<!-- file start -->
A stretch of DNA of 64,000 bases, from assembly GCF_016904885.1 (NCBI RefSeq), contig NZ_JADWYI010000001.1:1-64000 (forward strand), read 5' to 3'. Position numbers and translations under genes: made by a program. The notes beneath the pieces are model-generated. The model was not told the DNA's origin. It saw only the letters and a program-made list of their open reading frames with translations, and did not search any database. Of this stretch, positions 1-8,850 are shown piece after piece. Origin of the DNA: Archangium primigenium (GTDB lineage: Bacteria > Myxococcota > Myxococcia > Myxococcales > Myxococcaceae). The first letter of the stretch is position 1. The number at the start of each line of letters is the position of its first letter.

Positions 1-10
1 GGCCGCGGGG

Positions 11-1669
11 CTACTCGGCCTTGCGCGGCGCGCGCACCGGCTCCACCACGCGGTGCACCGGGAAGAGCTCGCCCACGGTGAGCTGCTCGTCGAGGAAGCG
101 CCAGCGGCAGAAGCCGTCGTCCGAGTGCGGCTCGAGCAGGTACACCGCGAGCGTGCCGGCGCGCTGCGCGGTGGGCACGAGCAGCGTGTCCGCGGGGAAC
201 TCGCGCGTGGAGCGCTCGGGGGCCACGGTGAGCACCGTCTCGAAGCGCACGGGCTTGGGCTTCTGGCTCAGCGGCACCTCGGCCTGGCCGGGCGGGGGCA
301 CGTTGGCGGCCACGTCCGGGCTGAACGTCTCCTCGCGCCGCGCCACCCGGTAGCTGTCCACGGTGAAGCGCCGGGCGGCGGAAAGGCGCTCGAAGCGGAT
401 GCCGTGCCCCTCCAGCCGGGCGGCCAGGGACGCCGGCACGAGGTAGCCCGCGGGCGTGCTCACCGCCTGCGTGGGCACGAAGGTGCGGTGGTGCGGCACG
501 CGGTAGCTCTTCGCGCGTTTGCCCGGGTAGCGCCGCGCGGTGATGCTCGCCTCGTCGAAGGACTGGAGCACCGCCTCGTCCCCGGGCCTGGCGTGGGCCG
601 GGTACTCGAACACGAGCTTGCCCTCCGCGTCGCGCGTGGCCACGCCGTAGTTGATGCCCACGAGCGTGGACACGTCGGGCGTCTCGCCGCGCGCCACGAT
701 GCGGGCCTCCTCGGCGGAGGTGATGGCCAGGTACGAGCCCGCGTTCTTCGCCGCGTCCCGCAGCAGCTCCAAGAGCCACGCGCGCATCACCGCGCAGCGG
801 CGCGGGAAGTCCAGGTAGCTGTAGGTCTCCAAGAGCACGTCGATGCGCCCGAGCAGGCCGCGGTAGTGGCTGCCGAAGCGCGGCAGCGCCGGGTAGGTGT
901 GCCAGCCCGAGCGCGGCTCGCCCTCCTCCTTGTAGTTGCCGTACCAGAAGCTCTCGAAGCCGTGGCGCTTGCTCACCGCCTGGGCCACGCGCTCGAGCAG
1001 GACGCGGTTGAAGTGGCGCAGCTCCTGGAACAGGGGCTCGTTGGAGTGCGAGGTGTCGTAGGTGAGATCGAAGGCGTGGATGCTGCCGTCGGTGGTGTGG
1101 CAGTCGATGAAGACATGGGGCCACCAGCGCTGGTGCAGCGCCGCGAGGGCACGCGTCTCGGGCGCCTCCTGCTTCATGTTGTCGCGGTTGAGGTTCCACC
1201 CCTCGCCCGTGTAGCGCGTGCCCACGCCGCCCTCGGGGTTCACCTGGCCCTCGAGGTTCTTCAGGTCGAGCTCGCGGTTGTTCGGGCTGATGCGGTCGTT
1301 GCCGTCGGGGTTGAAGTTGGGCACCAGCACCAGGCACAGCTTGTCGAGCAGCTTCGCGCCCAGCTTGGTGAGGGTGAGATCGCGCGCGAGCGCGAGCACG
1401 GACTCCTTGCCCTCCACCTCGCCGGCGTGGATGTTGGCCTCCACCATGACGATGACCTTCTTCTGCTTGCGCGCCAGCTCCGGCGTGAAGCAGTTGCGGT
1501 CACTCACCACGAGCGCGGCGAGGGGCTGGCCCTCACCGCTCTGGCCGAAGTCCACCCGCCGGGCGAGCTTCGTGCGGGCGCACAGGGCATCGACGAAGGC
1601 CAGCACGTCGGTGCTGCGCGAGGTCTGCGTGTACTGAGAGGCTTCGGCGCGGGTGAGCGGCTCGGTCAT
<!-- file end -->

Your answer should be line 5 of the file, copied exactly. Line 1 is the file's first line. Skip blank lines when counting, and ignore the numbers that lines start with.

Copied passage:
11 CTACTCGGCCTTGCGCGGCGCGCGCACCGGCTCCACCACGCGGTGCACCGGGAAGAGCTCGCCCACGGTGAGCTGCTCGTCGAGGAAGCG